A recent CDC report states that the total number of reported acute HCV cases tripled from 2009 to 2018 and was highest among people ages 20–39. Their rates of acute infection increased about 300% during that period. Among adults ages 30 to 39, rates increased about 400%. In 2018, the largest proportion of chronic HCV cases occurred among people ages 20–39 and those ages 50–69, who had almost equal infection rates. Only about 61% of adults with HCV knew that they were infected.[1]

These viruses can spread from person to person through shared contaminated needles, unprotected sex, and childbirth. The American Association for the Study of Liver Diseases/Infectious Diseases Society of America HCV recommends one-time, routine, opt-out HCV testing for all individuals aged 18 years and older; one-time HCV testing for all persons less than 18 years old with behaviors, exposures, or conditions or circumstances associated with an increased risk of HCV infection (e.g. injection drug use); annual HCV testing for all persons who inject drugs and for HIV-infected men who have unprotected sex with men.

Preventing HCV and HBV infection in people who have not been immunized begins with understanding how these infections occur.

The CDC recommends that individuals get tested for HCV if:

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  • They were born from 1945 through 1965
  • Ever injected drugs, even once or a long time ago
  • Required blood-clotting medicine before 1987
  • Received a blood transfusion or organ transplant before July 1992
  • Were on long-term hemodialysis
  • Infected with HIV
  • Exposed to hepatitis C in the last six months through sex or share needles during drug use

Identify Chronic Illness Earlier
A large proportion of chronically HCV-infected persons in the U.S. are now about 50 – 70 years old and have lived with HCV infection for about 25 – 45 years. The diagnosis of HCV in this group can identify those with long-duration chronic disease, who were at risk for the most advanced forms of liver disease.[2]

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For patients facing one or more chronic diseases, including HCV, nonalcoholic fatty liver disease (NAFLD)—the accumulation of excess fat in the liver of people who drink little or no alcohol—and its more severe form nonalcoholic steatohepatitis (NASH), it’s important to encourage testing and noninvasive exams to determine liver health.

Liver Disease Epidemic
Nearly one-third of Americans have asymptomatic liver disease. Approximately 85 million Americans have NAFLD, and 20% have NASH. More than one-third of HCV-infected individuals progress to advanced fibrosis and cirrhosis, and among those with cirrhosis, about 3 – 5% per year develop decompensated cirrhosis and/or hepatocellular carcinoma (HCC).[3][4]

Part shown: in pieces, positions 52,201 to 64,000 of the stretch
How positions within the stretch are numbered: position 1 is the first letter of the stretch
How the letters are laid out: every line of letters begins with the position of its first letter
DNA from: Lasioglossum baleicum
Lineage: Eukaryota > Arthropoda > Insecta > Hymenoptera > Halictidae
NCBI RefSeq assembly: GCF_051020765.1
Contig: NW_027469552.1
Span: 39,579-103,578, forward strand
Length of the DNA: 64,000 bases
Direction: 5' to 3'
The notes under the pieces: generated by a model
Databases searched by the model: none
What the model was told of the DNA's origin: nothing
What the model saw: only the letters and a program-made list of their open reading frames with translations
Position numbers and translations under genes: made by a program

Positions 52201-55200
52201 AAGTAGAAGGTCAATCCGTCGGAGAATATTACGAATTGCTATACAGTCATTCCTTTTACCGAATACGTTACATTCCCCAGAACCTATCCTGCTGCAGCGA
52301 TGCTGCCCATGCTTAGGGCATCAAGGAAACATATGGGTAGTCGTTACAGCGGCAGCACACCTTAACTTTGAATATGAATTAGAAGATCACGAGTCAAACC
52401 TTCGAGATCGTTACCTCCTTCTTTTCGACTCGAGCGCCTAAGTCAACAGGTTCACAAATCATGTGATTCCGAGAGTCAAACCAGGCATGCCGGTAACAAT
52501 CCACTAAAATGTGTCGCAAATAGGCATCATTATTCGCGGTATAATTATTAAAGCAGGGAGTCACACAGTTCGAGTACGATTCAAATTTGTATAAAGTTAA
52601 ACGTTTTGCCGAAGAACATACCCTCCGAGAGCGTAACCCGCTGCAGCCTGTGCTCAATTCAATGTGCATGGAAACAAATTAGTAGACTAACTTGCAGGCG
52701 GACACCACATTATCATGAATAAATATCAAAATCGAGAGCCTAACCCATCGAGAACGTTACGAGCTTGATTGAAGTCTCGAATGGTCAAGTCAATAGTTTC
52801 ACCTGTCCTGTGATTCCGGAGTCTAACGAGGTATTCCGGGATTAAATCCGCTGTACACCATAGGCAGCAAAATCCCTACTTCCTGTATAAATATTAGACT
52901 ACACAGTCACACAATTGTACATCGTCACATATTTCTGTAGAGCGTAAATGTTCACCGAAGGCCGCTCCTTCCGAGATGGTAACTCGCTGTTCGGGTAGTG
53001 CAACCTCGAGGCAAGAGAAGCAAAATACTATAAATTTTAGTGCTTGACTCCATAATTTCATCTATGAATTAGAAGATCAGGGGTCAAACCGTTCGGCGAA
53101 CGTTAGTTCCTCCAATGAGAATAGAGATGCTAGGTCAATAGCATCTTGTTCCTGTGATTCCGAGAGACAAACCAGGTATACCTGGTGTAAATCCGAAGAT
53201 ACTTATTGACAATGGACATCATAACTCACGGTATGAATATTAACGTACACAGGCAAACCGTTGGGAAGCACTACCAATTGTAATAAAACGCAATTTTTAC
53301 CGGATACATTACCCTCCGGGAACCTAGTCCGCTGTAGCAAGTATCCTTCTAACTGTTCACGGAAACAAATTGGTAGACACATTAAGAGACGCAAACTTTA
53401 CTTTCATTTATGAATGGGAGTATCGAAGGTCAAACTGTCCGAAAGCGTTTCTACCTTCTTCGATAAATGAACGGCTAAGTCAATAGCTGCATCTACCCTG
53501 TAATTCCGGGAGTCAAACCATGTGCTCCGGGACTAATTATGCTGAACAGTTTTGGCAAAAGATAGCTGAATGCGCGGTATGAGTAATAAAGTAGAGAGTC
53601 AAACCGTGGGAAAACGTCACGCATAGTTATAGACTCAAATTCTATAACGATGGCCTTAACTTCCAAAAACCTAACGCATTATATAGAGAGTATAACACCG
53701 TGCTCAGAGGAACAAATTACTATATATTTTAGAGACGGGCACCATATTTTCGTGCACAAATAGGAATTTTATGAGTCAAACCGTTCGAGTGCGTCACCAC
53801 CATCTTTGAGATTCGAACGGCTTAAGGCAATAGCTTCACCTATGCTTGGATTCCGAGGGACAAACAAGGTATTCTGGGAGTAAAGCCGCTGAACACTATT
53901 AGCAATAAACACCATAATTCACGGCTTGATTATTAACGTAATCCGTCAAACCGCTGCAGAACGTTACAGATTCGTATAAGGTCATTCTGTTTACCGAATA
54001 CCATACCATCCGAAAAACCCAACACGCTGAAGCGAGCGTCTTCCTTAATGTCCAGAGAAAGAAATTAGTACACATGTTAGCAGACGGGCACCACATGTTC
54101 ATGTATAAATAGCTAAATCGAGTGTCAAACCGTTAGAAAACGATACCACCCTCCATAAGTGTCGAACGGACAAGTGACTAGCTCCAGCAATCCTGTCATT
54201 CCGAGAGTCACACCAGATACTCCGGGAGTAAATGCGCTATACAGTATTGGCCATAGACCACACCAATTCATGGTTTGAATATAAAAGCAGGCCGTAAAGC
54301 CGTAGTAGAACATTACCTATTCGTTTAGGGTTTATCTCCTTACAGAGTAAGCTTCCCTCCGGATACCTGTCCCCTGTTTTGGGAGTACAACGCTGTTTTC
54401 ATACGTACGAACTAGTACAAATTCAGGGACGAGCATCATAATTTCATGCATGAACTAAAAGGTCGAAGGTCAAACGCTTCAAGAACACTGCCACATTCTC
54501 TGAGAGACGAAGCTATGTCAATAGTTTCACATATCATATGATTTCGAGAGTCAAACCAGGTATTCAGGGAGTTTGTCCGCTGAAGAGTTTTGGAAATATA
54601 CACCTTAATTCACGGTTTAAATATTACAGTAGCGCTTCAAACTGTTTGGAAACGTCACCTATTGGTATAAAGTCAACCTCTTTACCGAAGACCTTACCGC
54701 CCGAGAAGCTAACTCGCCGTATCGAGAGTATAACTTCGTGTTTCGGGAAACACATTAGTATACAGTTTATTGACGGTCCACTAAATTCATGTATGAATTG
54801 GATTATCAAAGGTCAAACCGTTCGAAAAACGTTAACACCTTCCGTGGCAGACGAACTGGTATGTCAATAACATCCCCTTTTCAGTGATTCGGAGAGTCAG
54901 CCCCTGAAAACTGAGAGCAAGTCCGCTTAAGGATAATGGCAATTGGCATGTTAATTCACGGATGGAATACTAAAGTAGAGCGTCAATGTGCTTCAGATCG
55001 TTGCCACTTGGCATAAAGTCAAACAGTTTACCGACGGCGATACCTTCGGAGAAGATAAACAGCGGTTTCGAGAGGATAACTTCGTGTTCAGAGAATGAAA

One study on how NAFLD impacts patients treated and cured for HCV found that NAFLD identified in patients prior to treatment persisted after curing their HCV infection. Among those with NAFLD before treatment, 6.25% still had significant liver scarring after their HCV infection was cured. [5]

Prevention and Treatment
NAFLD can be reversible if caught in the early stages. Research suggests that weight management is the best approach to controlling or reversing NAFLD. Even a loss of 3-5% can improve liver health. Also, exercise and diet therapy can reduce the fat accumulation in the liver and improve hyperlipidemia, hypertension, and insulin resistance.

Vibration-controlled transient elastography (VCTE), the most commonly used imaging-based fibrosis assessment method in the United States, is a non-invasive, painless, and quick examination. What’s more, VCTE tools are covered by Medicare, Medicaid, and many insurance plans, and can be operated by a medical assistant for immediate interpretation by a healthcare professional.

FibroScan, for example, is a medical non-imaging modality that quantifies the stiffness of liver tissue. A growing number of providers use these rapid results and test scores to gain additional information and data they can use in real-time to refer patients to a specialist or recommend changes to their overall care plans if needed.

Reference
[1] With Spike in Hepatitis C Virus Infections, CDC Recommends Screening for All Adults. Testimg.com [Article]
[2] Chung, Raymond. Contributor Baby boomers and hepatitis C: What’s the connection? Harvard Health Blog; May 1, 2019. [Article]
[3] Nonalcoholic fatty liver disease (NAFLD); American Liver Foundation. Online. Last accessed on November 19, 2021.
[4] Oliver E. The ‘epidemic of the 21st century’ — Why nonalcoholic steatohepatitis is one of the largest issues in GI today. Friday, February 7th, 2020 [Article]
[5] Noureddin M, Wong MM, Todo T, Lu SC, Sanyal AJ, Mena EA. Fatty liver in hepatitis C patients post-sustained virological response with direct-acting antivirals. World J Gastroenterol. 2018 Mar 21;24(11):1269-1277. doi: 10.3748/wjg.v24.i11.1269. PMID: 29568207; PMCID: PMC5859229.

Featured image: Handling histological liver tissue sample. Photo Courtesey: © 2016 – 2021 Fotolia/Adobe. Used with peermission.

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